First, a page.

9 things you need to know about using macro lenses

    | Photography Tips | 08/08/2012 11:00am
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    9 things you need to know about using macro lenses

    Macro badges are often slapped on lenses that offer a magnification factor of 0.5x or less. However, true macro lenses deliver 1.0x, or 1:1, magnification. This means that if you photograph a small object at the lens’ closest focus distance setting, it will be the same size as the image projected onto the camera’s sensor.

    A 1.0x magnification factor might not sound impressive, but bear in mind that this is on the sensor itself.

    When the digital image is viewed on a computer screen or turned into a photo print, there’s the potential for enormous enlargement – levels of detail are revealed that are practically invisible to the naked eye.

    To get full 1.0x magnification, you’ll need a macro prime lens rather than a ‘macro’ zoom lens. Even then, some prime lenses bearing the macro designation don’t give full 1.0x magnification.

    This is perhaps the most important thing to know about using macro lenses. Below we’ve compiled a list of 9 other things you need to know when using a macro lens.

    For more tips on using your macro lens, why not download our free macro photography cheat sheet.

    How to use macro lenses more effectively

    1 Stopping power
    The maximum available aperture of macro lenses decreases as you approach the shortest focus setting. In most cases, it’s by one or two stops.

    2 Stand clear
    A focal length of about 85-105mm is ideal for most types of outdoor macro, enabling you to stay at a reasonable working distance from your subject.

    3 In the way
    When using 40mm or 60mm lenses at their minimum focus distance, you’ll often find the front of the lens comes so close to the subject that it blocks the light source.

    4 Under the hood
    Lens hoods are good for general outdoor shooting but often cast a shadow over subjects in macro photography, especially if you’re using a flashgun.

    5 Circle of light
    A specialist ring flash, which fits around the front of the lens, provides highly effective illumination for macro shots.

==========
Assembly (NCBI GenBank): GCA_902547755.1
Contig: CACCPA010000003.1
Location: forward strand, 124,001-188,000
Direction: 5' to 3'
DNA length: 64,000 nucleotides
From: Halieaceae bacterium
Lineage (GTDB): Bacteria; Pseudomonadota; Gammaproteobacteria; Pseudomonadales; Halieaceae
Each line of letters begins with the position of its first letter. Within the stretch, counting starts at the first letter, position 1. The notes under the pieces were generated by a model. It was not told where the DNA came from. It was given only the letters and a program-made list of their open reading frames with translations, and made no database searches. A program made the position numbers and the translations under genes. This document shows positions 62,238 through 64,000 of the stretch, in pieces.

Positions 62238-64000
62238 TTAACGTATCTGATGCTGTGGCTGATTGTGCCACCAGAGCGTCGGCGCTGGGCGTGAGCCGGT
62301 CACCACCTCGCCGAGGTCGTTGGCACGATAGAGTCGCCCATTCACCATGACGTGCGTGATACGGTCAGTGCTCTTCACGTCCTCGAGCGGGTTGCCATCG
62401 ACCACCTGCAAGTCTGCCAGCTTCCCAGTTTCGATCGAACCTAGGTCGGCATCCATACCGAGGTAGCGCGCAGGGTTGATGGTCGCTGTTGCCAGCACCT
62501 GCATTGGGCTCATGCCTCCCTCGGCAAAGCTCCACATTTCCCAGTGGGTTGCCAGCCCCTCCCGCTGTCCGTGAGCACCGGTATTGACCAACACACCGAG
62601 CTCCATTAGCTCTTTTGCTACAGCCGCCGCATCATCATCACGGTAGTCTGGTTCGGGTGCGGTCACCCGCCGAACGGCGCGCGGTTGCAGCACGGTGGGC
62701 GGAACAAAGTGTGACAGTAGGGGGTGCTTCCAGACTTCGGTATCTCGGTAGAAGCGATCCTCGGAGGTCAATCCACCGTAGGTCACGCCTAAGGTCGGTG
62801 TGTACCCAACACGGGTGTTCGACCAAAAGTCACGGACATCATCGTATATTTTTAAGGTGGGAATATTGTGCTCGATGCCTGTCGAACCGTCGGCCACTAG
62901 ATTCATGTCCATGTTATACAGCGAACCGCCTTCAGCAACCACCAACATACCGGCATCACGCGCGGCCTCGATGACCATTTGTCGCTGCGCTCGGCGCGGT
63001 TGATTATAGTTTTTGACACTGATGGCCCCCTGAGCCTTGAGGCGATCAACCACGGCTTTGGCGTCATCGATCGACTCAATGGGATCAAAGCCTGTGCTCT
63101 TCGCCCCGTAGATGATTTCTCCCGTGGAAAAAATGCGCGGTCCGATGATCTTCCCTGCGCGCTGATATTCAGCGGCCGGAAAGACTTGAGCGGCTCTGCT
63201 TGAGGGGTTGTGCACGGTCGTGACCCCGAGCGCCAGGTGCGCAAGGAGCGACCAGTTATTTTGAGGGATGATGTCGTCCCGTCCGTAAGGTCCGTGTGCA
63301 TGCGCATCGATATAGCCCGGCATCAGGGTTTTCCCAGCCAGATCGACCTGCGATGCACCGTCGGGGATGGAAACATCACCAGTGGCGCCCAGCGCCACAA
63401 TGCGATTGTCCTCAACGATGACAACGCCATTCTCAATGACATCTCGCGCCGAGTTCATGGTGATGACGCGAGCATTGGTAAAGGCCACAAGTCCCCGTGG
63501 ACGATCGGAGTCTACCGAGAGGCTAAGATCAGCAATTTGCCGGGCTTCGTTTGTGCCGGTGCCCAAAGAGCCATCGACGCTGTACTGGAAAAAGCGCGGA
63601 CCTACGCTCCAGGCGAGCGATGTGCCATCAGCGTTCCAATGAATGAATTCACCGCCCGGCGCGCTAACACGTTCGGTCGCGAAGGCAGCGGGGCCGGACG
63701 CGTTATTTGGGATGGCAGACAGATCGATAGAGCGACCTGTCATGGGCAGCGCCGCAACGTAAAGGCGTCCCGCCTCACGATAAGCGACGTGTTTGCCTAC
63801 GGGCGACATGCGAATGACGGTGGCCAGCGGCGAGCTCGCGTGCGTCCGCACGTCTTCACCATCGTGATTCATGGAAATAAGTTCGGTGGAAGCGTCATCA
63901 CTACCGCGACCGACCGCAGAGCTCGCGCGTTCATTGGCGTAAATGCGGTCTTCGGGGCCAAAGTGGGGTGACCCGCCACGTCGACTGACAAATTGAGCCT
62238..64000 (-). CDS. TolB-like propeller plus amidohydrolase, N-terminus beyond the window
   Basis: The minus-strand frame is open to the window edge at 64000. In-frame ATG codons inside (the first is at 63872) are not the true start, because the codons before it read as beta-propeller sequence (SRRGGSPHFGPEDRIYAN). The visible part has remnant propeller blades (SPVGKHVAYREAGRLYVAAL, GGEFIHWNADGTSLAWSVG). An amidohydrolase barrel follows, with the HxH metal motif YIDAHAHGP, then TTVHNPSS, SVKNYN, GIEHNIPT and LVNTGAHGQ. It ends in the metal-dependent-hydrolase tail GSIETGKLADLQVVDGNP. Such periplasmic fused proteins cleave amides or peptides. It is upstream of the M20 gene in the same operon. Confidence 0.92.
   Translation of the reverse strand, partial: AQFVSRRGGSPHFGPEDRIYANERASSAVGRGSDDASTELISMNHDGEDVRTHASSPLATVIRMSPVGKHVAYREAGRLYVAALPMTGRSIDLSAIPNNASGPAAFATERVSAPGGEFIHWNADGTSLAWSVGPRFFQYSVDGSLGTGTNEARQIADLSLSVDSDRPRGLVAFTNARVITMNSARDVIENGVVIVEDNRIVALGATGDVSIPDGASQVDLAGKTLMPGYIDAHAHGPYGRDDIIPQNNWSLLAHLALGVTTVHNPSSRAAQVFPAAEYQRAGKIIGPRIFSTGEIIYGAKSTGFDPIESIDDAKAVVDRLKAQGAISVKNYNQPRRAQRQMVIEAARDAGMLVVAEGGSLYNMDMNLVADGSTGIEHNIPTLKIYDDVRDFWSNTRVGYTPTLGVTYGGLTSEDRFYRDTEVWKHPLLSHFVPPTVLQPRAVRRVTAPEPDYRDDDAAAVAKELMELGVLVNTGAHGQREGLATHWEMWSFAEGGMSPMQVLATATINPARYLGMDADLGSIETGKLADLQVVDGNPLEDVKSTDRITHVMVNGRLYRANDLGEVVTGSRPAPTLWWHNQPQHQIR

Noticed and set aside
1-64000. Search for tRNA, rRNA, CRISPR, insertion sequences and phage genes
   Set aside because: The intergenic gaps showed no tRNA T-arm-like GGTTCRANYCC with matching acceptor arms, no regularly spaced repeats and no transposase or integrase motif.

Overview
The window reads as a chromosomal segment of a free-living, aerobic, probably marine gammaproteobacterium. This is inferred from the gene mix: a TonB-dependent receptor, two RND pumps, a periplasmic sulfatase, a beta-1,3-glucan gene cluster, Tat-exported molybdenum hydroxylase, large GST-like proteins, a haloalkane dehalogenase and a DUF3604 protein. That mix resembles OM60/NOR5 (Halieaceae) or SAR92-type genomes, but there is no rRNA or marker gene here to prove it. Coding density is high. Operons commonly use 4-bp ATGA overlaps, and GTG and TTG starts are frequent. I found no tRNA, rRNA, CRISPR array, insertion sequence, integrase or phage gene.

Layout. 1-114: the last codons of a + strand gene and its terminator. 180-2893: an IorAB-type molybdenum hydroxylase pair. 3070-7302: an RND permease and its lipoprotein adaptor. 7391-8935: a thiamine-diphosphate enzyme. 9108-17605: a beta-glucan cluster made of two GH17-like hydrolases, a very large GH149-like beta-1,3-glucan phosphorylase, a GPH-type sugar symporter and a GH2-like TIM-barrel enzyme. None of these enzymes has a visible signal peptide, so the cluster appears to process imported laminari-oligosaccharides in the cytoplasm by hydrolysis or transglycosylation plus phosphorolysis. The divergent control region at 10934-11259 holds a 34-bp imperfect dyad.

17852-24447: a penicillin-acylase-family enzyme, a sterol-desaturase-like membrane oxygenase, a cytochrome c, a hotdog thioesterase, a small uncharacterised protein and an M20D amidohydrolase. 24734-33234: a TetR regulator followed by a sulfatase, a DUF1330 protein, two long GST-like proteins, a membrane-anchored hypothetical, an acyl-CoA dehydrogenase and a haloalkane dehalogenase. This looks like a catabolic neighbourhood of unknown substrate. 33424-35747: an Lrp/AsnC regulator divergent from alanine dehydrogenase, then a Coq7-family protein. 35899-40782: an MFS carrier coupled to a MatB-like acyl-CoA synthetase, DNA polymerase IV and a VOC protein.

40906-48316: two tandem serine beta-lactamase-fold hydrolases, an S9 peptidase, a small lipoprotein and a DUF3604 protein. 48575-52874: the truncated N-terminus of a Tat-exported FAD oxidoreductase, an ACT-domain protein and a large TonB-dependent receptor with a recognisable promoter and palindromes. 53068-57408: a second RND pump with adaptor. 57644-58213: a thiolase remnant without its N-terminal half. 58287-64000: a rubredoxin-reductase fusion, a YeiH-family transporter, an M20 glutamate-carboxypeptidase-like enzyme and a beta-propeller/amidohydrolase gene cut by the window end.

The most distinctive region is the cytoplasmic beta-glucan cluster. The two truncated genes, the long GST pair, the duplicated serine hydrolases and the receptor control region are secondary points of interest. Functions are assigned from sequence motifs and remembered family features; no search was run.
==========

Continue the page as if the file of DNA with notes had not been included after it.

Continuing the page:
6 Shaky situations
    While image stabilisation is useful for more general shooting, especially when you’re using smaller apertures, it’s of practically no benefit for extreme close-ups.

    7 Staying put
    Macro lenses that feature internal focusing are easier to use in close-up work as you don’t need to worry about the front element extending towards your subject.

    8 Further afield
    When you’re using the closest focus setting to get full 1.0x macro magnification, the minimal depth of field means it’s often better to shoot subjects from further away and then crop the results as necessary.

    10 The sharp end
    Manual focus is often the only effective way to get the most crucial part of an object really sharp. Using Live View with maximum magnification is a great way of setting focus with the utmost precision.

    READ MORE

    DO or Di? Your lens markings explained
    9 things you should know about using prime lenses
    How to find your lens’ sweet spot
    Test your lens’ sharpness
    Try this cool reverse lens technique for extreme macro photography
    Free lensing: dismount your lens for the ultimate creative effect


    Posted on Wednesday, August 8th, 2012 at 11:00 am under Photography Tips.

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